create-vue is a scaffolding tool for Vue apps. It replaces Vue CLI as the recommended way to create Vue SPAs (Single Page Apps). Today we will check out create-vue, see how it works, and build an app using it.

First, make sure you have Node.js and npm installed. You check do this by running npm -v:

First, you need to decide on a name for your projects. I set the name to create-vue-example, but you can set it to whatever you want.

Next, create-vue will ask you whether you want to use TypeScript. This is just a basic example, so lets set that to no.

Next it will ask you whether you want to add JSX. Once again, because this is a basic example, let’s just say no.

For the rest, select yes for Vue Router, ESLint, and Prettier, and select no for the rest. At the end, your terminal should look something like this:

Now, as the instructions say, cd into the directory of the project, install its dependencies with npm install and run npm run dev. It should give you a link to a local server. Click on the link and you should see something like this:

Congratulations! You just created your first Vue app with create-vue! If you want to build it for deployment, you can run npm run build Now, lets dig into the code.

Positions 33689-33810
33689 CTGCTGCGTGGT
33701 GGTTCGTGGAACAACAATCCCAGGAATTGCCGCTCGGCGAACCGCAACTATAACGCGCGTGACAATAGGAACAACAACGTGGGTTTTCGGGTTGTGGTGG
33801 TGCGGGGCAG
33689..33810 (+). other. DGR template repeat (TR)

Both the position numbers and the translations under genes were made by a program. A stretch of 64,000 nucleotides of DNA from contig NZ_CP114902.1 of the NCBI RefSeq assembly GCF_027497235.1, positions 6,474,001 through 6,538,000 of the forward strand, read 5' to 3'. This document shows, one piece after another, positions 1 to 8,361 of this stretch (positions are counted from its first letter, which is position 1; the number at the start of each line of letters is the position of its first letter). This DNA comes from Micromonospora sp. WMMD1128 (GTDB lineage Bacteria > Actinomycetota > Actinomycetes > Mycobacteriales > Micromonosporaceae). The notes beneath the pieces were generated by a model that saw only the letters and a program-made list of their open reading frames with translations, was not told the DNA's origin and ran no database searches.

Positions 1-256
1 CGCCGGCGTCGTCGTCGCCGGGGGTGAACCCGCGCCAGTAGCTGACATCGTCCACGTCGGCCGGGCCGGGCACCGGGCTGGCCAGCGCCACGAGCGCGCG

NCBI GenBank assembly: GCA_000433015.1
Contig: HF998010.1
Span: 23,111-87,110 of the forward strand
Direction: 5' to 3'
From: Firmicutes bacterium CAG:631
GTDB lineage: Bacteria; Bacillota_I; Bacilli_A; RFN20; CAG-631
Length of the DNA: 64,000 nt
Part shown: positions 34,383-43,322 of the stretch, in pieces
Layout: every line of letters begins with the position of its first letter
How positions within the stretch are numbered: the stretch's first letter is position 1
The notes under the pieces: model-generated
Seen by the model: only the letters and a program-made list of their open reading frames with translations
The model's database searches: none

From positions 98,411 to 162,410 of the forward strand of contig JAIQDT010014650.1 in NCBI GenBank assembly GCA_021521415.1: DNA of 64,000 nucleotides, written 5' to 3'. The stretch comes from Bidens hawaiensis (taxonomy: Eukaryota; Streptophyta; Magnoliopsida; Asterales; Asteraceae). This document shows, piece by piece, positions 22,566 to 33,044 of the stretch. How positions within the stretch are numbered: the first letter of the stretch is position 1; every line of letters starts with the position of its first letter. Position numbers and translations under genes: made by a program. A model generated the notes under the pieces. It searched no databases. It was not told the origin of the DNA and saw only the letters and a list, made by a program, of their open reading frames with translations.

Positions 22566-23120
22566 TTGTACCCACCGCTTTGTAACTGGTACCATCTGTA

After you finish setting everything up, the file structure should look something like this:

Next, lets take a look at the src folder:

Now that we have looked at the files, lets try customizing the build pipeline with plugins.

Adding a plugin is very simple. First, we need to install it by running npm install --save-dev plugin-name or in this case, npm install --save-dev vite-plugin-web-dl. Next, we need to add it to the Vite config. First, go to vite.config.js and import the plugin like this:

Next, you will need to put the plugin in the plugins array of your configuration.

Now, your vite.config.js should look something like this:

Now you can load fonts by simply pasting in the HTML given to you by Google Fonts, and they will automatically be optimized!

If you want to easily access configuration from your code during the build process, you might want to use environment variables. Vite allows you to load variables from file and replace calls to the variable with its value during the build process. For example, lets say you wanted to easily configure the database URL that your code used. You would first create a .env file in your project directory. In that file, put something like this:

The variable name does not matter, as long as it starts with VITE_. Now, in order to access it your code, you need to refer to it like this:

Then, when Vite compiles your project, that code will be transformed into something like this:

Vite also includes some built in environment variables, like import.meta.env.PROD.